Museum of Family History has been created with a dual purpose.
The first is to create some sort of tangible, albeit virtual,
form that would represent and honor the history of my own
extended family. This, generally speaking, would have only
been of interest to my family and to others who might share
some sort of non-familial connection. The second purpose is to
educate and inform everyone about the history of the Jewish
people, especially from the time in which they lived in
Eastern Europe, to the years they spent in whatever country
they would eventually call their new home. As it has turned
out, this website is more about the families of others, which
pleases me greatly as the Museum strives to be inclusive and
lasting tribute to other families as well.
Creating such a virtual
museum, i.e. a museum that exists only on the Internet, has
its advantages and offers unique opportunities. Such a museum
does not require the raising of funds (though contributions
are gratefully accepted and greatly appreciated) to erect an actual building, but can
be created by a person with the imagination, time, knowledge and
the means to do so, not to mention the material to fill such a
museum. Such as it is, a virtual (Internet-only) museum can only be filled
with that which attracts the senses of sight and sound (at
least until an olfactory chip is invented). The Museum of
Family History to a great degree is composed of photographs
and text and is somewhat interactive. At present there are a
many sound clips that are included in a good number of
exhibitions, with more to come. There is also many video clips
on this site as well. Of course, how successful the Museum
will be will dependent on the
generosity and thoughtfulness of others who are themselves the
repositories and archives of their own family history, and to
whom I am already beholden.
In this vein, the only
limitation is time and material. Therefore, I would like to
share a portion of the space available to my website with
others, as long as it fits in with the goals of the museum. I
am hoping that many of you will be willing to share
photographs, stories, articles, etc. with the museum, perhaps
creating your own "traveling" exhibition so that it can
proudly be displayed for all to see. If you are inclined to
undertake such a project, please contact the museum with the
specifics before you get started, with an estimate of the time
it will take you to prepare such an exhibition. The Museum can
be contacted at
Such an exhibition would be best if it was a combination of
photographs and text and reflected the overall principles of
There will be many
exhibitions in the future that will require additional
photographs, not just from the European countries, but also
from countries like the United States, Israel, Australia and
those in Latin America. If you have photographs that you are
willing to share, i.e. that the museum can place in various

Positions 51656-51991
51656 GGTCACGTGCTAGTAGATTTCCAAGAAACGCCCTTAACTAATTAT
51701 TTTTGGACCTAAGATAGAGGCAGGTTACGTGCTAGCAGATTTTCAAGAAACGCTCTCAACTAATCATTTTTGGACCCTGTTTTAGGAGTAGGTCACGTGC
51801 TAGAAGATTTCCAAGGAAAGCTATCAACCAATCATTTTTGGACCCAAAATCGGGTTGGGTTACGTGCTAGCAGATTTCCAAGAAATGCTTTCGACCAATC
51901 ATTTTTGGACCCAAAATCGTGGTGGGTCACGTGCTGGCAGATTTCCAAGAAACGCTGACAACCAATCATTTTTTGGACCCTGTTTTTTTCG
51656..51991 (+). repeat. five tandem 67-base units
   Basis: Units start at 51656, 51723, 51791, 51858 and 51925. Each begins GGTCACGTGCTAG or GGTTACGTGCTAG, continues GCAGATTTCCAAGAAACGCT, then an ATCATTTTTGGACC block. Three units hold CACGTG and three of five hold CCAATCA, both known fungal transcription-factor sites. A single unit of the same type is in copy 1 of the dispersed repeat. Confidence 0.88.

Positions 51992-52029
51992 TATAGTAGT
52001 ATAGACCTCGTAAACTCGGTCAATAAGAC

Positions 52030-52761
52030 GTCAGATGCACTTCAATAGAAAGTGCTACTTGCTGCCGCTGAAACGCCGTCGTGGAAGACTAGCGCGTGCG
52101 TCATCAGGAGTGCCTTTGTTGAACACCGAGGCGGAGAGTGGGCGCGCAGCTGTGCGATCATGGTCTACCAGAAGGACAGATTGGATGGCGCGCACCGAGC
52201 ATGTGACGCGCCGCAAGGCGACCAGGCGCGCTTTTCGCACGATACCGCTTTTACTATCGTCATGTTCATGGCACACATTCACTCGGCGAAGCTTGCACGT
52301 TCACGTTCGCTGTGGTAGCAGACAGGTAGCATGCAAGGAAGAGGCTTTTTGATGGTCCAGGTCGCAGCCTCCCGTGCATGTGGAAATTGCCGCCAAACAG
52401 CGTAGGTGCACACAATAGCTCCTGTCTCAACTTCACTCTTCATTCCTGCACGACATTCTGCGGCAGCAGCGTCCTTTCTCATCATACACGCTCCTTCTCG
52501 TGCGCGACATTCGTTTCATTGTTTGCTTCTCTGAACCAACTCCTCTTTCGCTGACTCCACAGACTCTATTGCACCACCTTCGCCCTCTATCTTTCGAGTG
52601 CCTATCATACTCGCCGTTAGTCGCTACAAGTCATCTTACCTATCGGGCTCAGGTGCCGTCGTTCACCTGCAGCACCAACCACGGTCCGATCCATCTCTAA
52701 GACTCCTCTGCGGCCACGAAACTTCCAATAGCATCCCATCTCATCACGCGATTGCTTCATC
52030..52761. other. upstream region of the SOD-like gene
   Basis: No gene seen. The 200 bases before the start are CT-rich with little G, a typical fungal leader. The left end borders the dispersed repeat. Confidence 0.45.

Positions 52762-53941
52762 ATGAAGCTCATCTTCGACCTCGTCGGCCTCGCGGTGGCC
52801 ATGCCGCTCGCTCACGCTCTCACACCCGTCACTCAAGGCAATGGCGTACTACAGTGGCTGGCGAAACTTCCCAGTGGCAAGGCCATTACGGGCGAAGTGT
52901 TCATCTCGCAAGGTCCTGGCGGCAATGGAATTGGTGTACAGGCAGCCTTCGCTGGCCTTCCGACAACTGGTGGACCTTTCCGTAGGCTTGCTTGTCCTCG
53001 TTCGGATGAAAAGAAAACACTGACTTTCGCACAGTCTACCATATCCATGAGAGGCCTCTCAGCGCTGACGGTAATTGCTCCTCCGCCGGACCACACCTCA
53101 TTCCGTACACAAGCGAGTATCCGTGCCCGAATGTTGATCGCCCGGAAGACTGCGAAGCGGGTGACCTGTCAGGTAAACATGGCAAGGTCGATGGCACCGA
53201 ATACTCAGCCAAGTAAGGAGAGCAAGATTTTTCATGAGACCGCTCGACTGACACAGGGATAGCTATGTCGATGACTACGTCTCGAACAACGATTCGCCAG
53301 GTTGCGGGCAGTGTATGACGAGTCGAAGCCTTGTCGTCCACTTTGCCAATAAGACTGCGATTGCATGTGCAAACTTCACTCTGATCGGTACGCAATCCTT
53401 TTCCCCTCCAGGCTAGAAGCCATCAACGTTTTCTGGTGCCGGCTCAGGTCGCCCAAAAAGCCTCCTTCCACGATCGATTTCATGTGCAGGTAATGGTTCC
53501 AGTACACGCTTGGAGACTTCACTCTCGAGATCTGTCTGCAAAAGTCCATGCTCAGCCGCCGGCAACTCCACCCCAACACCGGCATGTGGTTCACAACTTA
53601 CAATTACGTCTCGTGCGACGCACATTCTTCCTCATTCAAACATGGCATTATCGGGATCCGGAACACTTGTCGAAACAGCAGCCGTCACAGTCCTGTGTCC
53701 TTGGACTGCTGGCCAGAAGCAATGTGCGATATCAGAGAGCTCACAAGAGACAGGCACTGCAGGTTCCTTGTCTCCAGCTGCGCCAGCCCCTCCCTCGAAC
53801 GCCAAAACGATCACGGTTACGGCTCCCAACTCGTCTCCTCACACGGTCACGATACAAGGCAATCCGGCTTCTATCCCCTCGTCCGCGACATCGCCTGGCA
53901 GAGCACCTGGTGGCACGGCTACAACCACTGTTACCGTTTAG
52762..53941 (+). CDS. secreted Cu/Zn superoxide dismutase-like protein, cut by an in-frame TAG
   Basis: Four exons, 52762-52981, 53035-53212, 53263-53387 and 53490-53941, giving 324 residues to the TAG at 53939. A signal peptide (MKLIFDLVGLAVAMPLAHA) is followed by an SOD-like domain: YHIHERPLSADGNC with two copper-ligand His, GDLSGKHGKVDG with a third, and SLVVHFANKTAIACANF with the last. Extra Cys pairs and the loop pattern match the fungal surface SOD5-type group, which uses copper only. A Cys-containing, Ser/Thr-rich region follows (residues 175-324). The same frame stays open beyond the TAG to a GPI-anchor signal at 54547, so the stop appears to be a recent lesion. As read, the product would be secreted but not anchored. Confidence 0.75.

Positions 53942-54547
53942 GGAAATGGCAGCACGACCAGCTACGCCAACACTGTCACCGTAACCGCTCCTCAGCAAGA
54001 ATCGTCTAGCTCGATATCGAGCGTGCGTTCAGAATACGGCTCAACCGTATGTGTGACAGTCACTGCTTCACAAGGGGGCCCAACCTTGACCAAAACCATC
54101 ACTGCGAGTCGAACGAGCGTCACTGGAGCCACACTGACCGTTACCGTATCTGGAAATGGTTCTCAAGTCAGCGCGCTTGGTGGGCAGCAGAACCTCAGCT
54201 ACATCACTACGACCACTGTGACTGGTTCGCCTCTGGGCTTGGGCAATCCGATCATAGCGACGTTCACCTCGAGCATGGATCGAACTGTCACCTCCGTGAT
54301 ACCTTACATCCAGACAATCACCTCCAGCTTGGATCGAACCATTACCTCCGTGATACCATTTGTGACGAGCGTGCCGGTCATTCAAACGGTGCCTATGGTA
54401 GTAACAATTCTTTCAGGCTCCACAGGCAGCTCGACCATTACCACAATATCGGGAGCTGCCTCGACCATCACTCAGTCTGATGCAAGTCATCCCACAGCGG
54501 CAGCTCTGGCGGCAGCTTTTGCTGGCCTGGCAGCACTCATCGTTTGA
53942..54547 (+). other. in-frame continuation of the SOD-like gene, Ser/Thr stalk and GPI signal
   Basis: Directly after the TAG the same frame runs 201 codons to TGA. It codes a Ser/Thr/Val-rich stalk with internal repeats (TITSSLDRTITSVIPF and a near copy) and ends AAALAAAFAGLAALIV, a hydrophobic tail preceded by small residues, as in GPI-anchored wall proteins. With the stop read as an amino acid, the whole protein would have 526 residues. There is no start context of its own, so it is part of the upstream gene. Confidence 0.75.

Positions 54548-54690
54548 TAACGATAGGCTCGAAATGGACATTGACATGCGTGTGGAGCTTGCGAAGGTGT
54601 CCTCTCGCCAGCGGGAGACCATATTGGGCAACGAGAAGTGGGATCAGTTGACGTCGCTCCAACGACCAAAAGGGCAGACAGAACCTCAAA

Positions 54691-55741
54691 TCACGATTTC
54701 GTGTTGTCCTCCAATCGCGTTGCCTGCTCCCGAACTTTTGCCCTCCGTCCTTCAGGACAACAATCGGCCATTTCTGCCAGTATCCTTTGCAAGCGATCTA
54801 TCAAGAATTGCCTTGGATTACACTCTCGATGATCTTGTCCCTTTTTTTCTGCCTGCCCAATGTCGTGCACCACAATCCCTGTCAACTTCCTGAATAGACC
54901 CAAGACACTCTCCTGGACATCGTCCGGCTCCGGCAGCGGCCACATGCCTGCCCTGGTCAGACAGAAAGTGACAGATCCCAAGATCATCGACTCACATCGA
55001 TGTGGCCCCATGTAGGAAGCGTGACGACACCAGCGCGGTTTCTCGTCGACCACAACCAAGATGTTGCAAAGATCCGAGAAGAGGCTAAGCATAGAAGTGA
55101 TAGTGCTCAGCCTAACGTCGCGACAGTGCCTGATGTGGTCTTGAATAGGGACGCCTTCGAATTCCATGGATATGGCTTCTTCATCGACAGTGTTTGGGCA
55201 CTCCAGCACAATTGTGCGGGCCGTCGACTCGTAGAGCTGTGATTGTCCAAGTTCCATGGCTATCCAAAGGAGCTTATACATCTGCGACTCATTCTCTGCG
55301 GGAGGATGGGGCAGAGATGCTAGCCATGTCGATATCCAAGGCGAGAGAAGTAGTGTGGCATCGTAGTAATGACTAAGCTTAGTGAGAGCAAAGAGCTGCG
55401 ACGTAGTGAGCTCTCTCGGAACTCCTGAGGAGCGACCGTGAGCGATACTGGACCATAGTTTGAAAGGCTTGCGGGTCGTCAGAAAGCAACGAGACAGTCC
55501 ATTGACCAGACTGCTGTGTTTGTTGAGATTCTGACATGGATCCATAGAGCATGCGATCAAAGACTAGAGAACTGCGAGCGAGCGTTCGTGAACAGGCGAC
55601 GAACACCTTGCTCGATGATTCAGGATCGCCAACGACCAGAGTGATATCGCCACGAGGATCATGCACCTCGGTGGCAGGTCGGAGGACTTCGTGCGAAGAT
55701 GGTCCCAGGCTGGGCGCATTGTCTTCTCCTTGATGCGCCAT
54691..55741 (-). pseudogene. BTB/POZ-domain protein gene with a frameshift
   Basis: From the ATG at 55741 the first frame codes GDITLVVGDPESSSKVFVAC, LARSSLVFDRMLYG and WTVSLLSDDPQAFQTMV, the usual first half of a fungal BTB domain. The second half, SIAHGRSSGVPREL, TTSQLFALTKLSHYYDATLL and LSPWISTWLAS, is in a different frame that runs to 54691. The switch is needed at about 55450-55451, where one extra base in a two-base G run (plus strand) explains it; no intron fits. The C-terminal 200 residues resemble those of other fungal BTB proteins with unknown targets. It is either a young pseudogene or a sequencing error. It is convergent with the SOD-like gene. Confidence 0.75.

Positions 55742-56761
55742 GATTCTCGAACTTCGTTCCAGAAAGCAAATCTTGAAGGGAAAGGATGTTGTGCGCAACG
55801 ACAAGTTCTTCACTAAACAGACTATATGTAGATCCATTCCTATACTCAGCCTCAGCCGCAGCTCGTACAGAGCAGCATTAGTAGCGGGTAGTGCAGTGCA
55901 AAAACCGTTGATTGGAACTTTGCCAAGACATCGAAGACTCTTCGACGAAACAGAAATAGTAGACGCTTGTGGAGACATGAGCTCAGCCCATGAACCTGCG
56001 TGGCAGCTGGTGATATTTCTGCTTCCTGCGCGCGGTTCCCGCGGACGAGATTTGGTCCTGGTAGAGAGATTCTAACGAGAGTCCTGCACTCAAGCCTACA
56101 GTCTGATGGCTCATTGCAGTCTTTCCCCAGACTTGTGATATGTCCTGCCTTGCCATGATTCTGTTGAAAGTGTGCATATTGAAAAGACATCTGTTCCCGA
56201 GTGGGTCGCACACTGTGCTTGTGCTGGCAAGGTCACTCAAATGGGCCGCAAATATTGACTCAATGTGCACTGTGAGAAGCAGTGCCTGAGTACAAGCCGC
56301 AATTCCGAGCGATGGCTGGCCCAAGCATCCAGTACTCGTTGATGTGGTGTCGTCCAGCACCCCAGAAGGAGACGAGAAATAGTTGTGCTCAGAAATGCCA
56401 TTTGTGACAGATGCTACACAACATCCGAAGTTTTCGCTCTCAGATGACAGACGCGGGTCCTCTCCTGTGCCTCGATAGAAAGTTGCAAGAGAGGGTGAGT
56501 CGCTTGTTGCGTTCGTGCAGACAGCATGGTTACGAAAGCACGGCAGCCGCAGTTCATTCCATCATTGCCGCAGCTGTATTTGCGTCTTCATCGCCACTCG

exhibitions, please contact the museum. The same request is
made to all those who have the ability to write well. Also
volunteers are needed to transcribe, also to translate from
Yiddish to English (the printed word). If
anyone has the requisite knowledge to write for the museum and
wishes to do so on a volunteer basis, please let me know.
Lastly, this museum is always interested in hearing your ideas
about how to make the website better, so please don't hesitate
to present them.
From time to time,
please check the "Call Box" below, where the museum will be
asking for certain types of material that is needed, that
might be included in future exhibitions. Your help and
contributions will be greatly appreciated. Thank you!
1. Family photographs from Europe, up
until 1950, especially Eastern Europe. For each photograph, if
possible, please identify the people, as well as the year the
photo was taken and the town the people in the photo came
2. Modern-day photographs taken of various towns and cities in
3. Family photographs, up until 1950,
from anywhere else in the world, that have the name (and
preferably the address) of a photographic studio either
imprinted on the photo itself, or on the matte that surrounds
4. Personal recollections, anecdotes,
etc. of family life in the shtetls/towns/cities of Europe up
through the end of World War II, preferably with photographs.
5. Photographs, recollections,
anecdotes, etc. of your experience or that of family members,
in the Yiddish theatre or in vaudeville, from anywhere in the
6. Photographs of any Holocaust memorials from anywhere in the
world. Please visit the current exhibitions that display
memorial photos from New York, New Jersey and various
countries in Eastern Europe.
7. Testimony of family experiences in Europe during World War
II and the Holocaust.
8. Photographs of the Buchenwald
concentration camp, whether they be old photographs or
photographs taken during a visit to the memorial site.
9. Photographs of the synagogues of Europe, either new or old,
along with personal recollections of the synagogues of one's
own ancestral town there.
10. Personal recollections and photos from the 1939 World's
Fair in Flushing Meadows, New York.
11. Old photos and recollections of visits to Coney Island,
Brooklyn, New York, preferably pre-1950.